Hoffman came in and started speaking to us, and within half a minute it was obvious to me that he was a phony.  Medium, schmedium, he looked phony, he sounded phony, he was deluded himself and/or deluding us.  I had known one of the world’s greatest mediums, Eileen Garrett, I had extensive knowledge of parapsychology, I was a PhD in psychology, I knew what I was seeing!

And yet I had such confidence in Naranjo’s judgment (and/or such a need to straighten out my own twisted psyche) that I went through the process.

The whole process was done with instructions from Claudio, Bob Hoffman was never around.  Until the final group therapy session.

Bob Hoffman walked in the room, looking like he had months before – and I saw immediately that he looked a lot like my deceased father, he talked like my deceased father – and he was a perfect projection object for all my unresolved problems with my father!

From my previous contact, where he was obviously a phony, I had not seen Bob Hoffman at all, I had seen my unresolved problems with my father projected on to him.  Because I had successfully worked through a lot of my major problems with my father and mother in this unconventional therapy, this fact now leaped out at me!  I had believed I was seeing the world: all I was seeing was my projections, my attention driven to the things that would match what my projections needed to maintain themselves.  All those things in the background were affecting me and I had no idea….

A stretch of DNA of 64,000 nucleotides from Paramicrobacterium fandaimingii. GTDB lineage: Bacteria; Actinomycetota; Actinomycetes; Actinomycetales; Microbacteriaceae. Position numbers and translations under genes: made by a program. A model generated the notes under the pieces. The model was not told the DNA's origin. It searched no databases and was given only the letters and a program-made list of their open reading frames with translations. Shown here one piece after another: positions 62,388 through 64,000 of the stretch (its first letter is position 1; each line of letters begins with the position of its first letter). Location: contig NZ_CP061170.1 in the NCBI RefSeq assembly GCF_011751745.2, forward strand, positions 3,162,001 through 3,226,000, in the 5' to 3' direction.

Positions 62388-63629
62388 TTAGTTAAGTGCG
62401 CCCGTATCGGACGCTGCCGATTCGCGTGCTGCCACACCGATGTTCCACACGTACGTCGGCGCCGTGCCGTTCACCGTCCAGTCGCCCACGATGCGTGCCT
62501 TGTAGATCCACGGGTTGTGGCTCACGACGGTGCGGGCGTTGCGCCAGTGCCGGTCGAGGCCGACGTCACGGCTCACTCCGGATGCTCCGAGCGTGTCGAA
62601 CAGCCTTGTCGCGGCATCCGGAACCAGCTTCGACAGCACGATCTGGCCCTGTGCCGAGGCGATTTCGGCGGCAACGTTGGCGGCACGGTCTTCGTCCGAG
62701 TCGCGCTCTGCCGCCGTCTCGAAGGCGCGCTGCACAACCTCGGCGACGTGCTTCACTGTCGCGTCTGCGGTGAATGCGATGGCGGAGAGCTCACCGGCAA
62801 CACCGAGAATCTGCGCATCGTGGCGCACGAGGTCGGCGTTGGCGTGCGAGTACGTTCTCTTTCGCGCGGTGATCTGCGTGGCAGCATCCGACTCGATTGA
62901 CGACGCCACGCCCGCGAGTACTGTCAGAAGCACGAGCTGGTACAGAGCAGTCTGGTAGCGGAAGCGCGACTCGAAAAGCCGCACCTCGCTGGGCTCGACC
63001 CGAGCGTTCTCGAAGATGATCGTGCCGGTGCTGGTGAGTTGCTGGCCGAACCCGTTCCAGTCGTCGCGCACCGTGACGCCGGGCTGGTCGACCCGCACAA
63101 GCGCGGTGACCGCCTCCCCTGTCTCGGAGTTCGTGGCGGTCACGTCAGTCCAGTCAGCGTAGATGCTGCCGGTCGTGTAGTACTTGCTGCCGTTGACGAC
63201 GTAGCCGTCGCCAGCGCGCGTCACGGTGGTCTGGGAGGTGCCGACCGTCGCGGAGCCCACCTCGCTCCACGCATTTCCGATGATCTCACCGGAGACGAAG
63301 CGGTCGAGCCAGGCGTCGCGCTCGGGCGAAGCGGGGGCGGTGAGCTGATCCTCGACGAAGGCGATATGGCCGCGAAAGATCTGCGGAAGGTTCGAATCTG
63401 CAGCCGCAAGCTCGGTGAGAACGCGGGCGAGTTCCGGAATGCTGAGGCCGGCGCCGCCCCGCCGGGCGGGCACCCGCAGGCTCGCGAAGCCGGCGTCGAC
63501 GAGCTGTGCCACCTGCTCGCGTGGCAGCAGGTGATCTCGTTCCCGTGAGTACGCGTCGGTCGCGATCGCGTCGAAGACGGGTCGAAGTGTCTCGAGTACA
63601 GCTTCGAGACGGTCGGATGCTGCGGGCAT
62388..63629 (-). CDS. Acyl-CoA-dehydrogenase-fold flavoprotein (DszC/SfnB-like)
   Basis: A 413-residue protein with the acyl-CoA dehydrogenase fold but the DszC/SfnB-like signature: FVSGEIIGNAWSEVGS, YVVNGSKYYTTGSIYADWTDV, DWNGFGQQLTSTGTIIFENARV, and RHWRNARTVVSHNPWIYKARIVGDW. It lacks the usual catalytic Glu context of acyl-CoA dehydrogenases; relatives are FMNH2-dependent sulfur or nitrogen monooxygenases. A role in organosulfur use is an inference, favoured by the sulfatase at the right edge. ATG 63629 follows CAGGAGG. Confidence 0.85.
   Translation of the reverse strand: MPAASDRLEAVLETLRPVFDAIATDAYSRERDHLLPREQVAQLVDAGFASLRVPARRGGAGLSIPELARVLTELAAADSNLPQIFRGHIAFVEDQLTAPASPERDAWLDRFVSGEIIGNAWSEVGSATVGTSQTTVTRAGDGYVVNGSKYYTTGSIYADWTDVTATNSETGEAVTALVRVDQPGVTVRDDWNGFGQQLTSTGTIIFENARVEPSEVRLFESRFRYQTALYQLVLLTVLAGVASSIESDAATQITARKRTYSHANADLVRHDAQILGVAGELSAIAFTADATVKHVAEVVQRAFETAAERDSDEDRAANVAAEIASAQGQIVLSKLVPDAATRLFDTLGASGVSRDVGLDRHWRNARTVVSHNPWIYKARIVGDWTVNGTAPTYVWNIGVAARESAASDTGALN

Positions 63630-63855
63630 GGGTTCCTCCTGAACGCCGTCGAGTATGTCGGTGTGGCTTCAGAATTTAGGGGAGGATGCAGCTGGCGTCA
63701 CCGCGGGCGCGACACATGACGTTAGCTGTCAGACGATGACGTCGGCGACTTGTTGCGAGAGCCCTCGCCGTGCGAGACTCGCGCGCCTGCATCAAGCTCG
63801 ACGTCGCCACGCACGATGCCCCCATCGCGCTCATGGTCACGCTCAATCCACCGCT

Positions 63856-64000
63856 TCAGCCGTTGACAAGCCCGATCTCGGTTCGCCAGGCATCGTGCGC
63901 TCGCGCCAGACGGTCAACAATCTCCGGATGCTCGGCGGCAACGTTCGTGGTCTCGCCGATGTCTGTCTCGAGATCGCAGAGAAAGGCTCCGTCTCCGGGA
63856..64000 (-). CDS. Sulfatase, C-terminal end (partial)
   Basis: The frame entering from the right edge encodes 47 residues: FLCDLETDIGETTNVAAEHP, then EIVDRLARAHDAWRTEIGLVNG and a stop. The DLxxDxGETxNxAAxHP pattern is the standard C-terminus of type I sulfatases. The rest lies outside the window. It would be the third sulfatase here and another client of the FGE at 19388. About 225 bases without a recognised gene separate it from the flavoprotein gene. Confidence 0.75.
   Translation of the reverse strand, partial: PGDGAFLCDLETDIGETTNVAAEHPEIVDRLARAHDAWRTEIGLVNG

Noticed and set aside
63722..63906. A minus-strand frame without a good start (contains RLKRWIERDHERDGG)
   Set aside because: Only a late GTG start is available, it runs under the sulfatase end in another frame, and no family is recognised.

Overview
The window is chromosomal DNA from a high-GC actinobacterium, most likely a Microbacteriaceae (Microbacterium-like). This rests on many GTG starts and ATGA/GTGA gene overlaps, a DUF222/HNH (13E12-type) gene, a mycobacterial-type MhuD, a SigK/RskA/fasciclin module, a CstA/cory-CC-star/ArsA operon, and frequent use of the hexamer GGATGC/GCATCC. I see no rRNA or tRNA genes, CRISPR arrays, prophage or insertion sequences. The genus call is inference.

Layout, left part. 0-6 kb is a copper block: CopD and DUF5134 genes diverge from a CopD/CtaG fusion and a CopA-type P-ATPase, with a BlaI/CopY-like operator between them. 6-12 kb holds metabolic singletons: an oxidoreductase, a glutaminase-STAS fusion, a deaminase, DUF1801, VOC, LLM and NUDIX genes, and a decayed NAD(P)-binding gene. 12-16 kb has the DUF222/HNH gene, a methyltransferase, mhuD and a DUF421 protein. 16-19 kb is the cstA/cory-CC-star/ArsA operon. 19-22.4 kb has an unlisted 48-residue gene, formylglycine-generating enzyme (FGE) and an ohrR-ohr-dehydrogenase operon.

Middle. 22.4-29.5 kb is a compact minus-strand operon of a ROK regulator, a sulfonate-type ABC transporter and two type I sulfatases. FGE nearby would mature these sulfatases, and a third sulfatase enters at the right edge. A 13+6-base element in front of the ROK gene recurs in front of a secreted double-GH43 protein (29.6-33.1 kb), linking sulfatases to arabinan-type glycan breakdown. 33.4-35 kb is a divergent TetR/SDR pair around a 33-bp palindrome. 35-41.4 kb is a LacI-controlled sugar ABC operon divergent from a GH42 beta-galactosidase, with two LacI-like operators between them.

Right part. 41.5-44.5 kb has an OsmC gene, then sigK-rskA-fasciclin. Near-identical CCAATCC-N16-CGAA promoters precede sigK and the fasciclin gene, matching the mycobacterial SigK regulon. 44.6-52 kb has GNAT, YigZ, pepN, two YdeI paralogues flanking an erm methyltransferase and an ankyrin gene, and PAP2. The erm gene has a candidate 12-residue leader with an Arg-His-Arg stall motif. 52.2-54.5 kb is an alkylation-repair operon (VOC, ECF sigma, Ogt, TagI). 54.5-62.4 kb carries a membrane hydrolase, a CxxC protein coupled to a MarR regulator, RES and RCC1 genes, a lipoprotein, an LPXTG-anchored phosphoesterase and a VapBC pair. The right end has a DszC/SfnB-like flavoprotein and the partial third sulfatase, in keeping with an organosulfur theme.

It was very humbling.  And very educational!

So what went on when you watched the Colour Changing Card Trick?

What’s going on when you watch your world?

Not to mention what I think is going on when I write this……

Leave a Reply

Your email address will not be published. Required fields are marked *